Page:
The world's largest semiconductor firm's stock has become one of high tech's biggest value traps, which isn't a great place to be for stockholders.
But things are changing and tech investors – all investors — should take heed.
First let's look at what it means to be a value trap.
On the value side, Intel Corp. (Nasdaq: INTC) has been and continues to be one of the world's most respected chip firms. And it has the kind of profit margins most hardware companies can only dream about.
Not only that, but last year it invested more than $10 billion in research and development, an amount that was seven times that of second-place spender Qualcomm Inc. (NasdaqGS: QCOM).
Intel's very existence is a testament to high tech's exponential growth. After all, it was an Intel co-founder who came up with Moore's Law, which basically says computing power doubles about every two years.
This is an outfit with a long list of technical firsts that is leading the charge into nanoscale and 3D semiconductors. The transistor gates inside its new Ivy Bridge chips measure a mere 22nm long. At that size you could fit 4,000 of them across the width of a human hair.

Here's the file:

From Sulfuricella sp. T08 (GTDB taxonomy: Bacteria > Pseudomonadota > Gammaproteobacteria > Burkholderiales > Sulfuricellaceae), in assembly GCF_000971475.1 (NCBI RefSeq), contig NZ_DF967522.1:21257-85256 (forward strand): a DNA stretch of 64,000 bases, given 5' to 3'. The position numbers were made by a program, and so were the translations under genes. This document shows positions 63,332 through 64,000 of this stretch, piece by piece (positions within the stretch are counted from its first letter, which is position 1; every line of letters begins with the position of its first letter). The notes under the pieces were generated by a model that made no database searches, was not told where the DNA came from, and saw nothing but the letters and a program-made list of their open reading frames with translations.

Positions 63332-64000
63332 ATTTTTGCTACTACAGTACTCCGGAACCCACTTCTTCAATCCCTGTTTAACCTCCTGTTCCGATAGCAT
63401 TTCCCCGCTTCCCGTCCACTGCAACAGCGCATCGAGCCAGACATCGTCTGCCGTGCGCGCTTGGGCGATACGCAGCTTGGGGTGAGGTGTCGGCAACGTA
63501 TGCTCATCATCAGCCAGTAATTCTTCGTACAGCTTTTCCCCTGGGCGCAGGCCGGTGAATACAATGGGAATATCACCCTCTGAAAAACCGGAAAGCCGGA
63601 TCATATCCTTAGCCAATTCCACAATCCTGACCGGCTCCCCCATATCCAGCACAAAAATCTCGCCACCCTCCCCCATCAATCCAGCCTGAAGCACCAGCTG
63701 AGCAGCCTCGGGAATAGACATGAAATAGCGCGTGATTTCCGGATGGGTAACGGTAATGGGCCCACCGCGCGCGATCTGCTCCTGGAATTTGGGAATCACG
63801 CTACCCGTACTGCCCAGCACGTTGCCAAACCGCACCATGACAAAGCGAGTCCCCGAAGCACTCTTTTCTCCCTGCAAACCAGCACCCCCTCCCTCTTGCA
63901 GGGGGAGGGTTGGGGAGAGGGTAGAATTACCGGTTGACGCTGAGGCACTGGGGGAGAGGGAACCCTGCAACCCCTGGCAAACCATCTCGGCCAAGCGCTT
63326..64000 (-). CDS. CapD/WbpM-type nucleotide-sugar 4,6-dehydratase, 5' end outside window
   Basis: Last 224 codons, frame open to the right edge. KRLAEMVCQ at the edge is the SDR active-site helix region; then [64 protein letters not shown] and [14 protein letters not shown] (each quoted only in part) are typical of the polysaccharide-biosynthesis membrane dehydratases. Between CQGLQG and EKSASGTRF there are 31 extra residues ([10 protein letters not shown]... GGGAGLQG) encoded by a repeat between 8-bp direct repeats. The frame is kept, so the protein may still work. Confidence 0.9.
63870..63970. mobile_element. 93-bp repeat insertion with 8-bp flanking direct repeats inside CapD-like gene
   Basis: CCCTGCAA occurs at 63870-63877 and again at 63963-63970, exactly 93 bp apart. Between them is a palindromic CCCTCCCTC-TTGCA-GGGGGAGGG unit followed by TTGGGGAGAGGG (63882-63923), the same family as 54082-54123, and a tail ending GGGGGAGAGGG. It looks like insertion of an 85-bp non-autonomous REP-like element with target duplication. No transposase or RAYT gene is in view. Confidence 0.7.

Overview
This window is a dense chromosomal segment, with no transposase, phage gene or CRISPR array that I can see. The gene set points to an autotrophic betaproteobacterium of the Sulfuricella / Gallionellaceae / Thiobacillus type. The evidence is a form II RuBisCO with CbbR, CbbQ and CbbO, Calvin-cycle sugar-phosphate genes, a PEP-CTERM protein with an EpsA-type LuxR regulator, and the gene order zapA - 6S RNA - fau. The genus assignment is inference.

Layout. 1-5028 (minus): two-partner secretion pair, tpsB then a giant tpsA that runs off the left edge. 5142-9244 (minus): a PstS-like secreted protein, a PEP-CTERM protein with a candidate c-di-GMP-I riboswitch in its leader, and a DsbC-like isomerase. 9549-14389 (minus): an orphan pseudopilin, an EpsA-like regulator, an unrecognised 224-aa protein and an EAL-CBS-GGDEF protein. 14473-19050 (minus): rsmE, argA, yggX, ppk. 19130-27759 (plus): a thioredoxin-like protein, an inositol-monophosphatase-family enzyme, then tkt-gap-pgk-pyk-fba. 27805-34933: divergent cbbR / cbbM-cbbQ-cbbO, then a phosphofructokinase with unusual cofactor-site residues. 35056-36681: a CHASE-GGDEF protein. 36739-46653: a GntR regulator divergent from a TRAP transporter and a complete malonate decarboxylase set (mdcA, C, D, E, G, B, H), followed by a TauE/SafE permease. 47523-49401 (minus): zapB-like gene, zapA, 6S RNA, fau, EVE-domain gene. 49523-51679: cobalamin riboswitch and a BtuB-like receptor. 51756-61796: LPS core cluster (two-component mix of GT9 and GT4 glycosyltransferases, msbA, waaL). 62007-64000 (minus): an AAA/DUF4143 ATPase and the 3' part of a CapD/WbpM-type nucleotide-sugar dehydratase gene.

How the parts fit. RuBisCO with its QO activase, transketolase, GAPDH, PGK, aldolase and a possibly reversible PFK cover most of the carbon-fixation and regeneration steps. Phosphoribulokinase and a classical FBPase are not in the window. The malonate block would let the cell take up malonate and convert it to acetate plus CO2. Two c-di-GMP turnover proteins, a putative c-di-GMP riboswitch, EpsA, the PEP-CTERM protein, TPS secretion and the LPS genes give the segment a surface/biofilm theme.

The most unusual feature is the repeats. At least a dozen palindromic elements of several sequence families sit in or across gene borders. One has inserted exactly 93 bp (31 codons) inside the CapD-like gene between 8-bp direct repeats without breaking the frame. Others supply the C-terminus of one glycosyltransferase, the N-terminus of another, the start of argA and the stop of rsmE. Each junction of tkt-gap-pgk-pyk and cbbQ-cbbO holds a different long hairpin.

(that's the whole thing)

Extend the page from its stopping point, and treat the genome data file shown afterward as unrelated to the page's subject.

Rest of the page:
Here's the trap…
The big-cap leader's legacy and technical chops haven't translated into stock profits.
Over the past five years, not counting its 3.9% dividend, the stock has returned a scant 9%, almost exactly half that of the S&P 500.
So, you have a great company that's still a solid industry player that can't seem to get out of its own way when trying to unlock that value.
But this sleeping giant is about to awaken — and double the value of its stock.